Glycogenolysis (also known as "Glycogenlysis") is the catabolism of glycogen by removal of a glucose monomer through cleavage with inorganic phosphate to produce glucose-1-phosphate. This derivative of glucose is then converted to glucose-6-phosphate, an intermediate in glycolysis.

The hormones glucagon and epinephrine stimulate glycogenolysis.


Glycogenolysis transpires in the muscle and liver tissue, where glycogen is stored, as a hormonal response to epinephrine (e.g., adrenergic stimulation) and/or glucagon, a pancreatic peptide triggered by low blood glucose concentrations.

* Liver (hepatic) cells can consume the glucose-6-phosphate in glycolysis, or remove the phosphate group using the enzyme glucose-6-phosphatase and release the free glucose into the bloodstream for uptake by other cells.

* Muscle cells in humans do not possess glucose-6-phosphatase and hence will not release glucose, but instead use the glucose-6-phosphate in glycolysis.

Clinical significance

Parenteral (intravenous) administration of glucagon is a common human medical intervention in diabetic emergencies when sugar cannot be given orally.


First step

The overall reaction for the 1st step is:

Glycogen (n residues) + Pi <-----> Glycogen (n-1 residues)+ G1P

Here, glycogen phosphorylase cleaves the bond at the 1 position by substitution of a phosphoryl group. It breaks down glucose polymer at α-1-4 linkages until 5 linked glucoses are left on the branch. (Furthermore, glycogen phosphorylase (EC can be used as a marker enzyme to determine glycogen breakdown. )

econd step

The 2nd step involves the debranching enzyme that moves the remaining glucose units to another non-reducing end. This results in more glucose units available to glycogen phosphorylase. (step 1) The final action of the debranching enzyme leads to the original glucose 1-P connected 1,4 to another branch being released.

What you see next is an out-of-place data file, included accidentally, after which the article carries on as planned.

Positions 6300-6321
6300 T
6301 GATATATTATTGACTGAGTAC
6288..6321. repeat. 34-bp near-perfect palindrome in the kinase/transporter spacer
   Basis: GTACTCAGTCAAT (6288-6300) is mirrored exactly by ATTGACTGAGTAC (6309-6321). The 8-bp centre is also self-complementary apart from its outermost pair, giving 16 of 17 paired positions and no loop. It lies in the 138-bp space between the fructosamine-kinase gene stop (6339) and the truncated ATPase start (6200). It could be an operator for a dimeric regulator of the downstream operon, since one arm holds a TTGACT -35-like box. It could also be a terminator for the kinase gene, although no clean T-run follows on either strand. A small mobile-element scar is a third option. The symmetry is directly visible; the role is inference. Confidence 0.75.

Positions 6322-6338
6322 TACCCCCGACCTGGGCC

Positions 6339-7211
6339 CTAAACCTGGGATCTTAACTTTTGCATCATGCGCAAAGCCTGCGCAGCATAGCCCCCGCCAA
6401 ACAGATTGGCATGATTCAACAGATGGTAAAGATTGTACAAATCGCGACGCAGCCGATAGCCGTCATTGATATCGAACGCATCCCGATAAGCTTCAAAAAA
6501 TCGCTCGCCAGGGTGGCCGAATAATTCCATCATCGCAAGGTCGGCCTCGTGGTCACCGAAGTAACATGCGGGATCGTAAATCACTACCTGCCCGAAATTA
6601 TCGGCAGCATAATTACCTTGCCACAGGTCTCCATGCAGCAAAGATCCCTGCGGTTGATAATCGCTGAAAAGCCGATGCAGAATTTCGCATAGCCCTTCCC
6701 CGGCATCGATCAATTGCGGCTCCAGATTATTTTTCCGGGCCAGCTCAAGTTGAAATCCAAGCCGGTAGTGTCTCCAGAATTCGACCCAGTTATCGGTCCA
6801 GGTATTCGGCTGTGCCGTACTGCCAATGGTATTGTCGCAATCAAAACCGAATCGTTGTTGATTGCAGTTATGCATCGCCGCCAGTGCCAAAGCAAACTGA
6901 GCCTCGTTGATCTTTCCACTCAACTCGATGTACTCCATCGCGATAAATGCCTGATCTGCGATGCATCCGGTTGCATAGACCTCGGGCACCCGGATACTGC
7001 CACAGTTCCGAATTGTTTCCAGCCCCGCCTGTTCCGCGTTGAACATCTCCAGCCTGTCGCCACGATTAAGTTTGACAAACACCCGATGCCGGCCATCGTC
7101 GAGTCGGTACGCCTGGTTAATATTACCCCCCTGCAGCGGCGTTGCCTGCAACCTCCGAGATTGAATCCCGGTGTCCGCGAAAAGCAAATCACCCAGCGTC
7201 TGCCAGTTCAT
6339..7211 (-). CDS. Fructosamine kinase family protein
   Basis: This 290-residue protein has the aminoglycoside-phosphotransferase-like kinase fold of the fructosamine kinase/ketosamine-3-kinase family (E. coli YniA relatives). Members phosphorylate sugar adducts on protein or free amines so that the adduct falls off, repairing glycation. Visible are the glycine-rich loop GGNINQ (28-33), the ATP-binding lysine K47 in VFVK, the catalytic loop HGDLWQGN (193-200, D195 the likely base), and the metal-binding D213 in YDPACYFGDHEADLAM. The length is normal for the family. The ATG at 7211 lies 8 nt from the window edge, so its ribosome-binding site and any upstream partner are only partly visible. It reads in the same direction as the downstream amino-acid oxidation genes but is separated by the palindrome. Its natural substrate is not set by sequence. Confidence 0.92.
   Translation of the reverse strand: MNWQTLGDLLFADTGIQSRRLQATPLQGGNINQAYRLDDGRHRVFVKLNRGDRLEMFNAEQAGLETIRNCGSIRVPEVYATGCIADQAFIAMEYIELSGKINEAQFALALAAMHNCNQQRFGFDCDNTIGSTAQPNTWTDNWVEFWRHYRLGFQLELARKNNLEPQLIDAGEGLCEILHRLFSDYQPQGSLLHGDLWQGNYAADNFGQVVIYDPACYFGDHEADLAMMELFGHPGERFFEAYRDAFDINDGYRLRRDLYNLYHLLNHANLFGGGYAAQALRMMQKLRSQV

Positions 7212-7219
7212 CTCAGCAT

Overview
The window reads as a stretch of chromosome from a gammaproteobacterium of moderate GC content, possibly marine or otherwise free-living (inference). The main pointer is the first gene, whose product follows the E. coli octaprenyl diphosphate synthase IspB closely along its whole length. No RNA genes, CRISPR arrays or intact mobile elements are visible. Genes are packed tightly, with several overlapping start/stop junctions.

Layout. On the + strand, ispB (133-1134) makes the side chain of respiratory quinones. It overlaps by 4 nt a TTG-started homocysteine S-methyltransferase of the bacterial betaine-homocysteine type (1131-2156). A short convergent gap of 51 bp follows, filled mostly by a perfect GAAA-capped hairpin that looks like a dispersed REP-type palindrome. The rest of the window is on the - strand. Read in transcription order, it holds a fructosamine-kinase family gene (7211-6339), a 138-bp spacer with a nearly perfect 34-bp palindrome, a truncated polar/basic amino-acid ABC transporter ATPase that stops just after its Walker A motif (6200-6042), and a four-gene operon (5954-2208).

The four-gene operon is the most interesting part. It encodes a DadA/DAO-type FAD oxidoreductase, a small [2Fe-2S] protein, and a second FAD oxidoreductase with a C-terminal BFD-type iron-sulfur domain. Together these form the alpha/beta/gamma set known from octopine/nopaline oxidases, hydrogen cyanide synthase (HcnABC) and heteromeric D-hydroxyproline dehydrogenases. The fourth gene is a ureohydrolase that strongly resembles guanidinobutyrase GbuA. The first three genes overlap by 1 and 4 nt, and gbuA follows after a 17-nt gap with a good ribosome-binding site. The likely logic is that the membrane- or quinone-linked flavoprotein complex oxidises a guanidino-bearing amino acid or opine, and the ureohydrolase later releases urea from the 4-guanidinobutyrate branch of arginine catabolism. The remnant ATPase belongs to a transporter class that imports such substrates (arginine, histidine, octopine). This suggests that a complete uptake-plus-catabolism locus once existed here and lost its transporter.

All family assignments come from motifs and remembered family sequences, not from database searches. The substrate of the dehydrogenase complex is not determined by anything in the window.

Third step

The 3rd and last stage converts G1P (glucose-1-phosphate) to G6P (glucose-6-phosphate) through the enzyme phosphoglucomutase.


The key regulatory enzyme of the process of glycogenolysis is Glycogen phosphorylase:
* Phosphorylation --> activation
* Dephosphorylation --> inhibition

External links

* [ The chemical logic of glycogen degradation at]

Wikimedia Foundation. 2010.

Игры ⚽ Поможем написать курсовую

Look at other dictionaries:

  • glycogenolysis — glikogenolizė statusas T sritis chemija apibrėžtis Metabolinis glikogeno skaidymas. atitikmenys: angl. glycogenolysis rus. гликогенолиз …   Chemijos terminų aiškinamasis žodynas

  • glycogenolysis — noun (plural glycogenolyses) Etymology: New Latin Date: 1909 the breakdown of glycogen especially to glucose in the animal body • glycogenolytic adjective …   New Collegiate Dictionary

  • glycogenolysis — n. [Gr. glykys, sweet; genes, born; lyein, to break up] The breakdown of glycogen …   Dictionary of invertebrate zoology

  • glycogenolysis — gly·co·gen·ol·y·sis (glī kə jə nŏlʹĭ sĭs) n. pl. gly·co·gen·ol·y·ses ( sēz ) The biochemical breakdown of glycogen to glucose.   gly co·gen o·lytʹic ( jĕn ə lĭtʹĭk) adj. * * * …   Universalium

  • glycogenolysis — noun The production of glucose 1 phosphate by splitting a glucose monomer from glycogen using inorganic phosphate See Also: glycogenolytic …   Wiktionary

  • glycogenolysis — The hydrolysis of glycogen to glucose. * * * gly·co·gen·ol·y·sis .glī kə jə näl ə səs n, pl y·ses .sēz the breakdown of glycogen esp. to glucose in the animal body compare GLYCOGENESIS gly·co·gen·o·lyt·ic jən əl it ik, .jen …   Medical dictionary

  • glycogenolysis — n. breaking down of glycogen into glucose through enzymatic activity (Chemistry) …   English contemporary dictionary

  • glycogenolysis — gly·co·gen·ol·y·sis …   English syllables

  • glycogenolysis — n. a biochemical process, occurring chiefly in the liver and in muscle, by which glycogen is broken down into glucose …   The new mediacal dictionary

  • glycogenolysis — /ˌglaɪkoʊdʒəˈnɒləsəs/ (say .gluykohjuh noluhsuhs) noun the hydrolysis of glycogen to glucose …  

Share the article and excerpts

Direct link
Do a right-click on the link above
and select “Copy Link”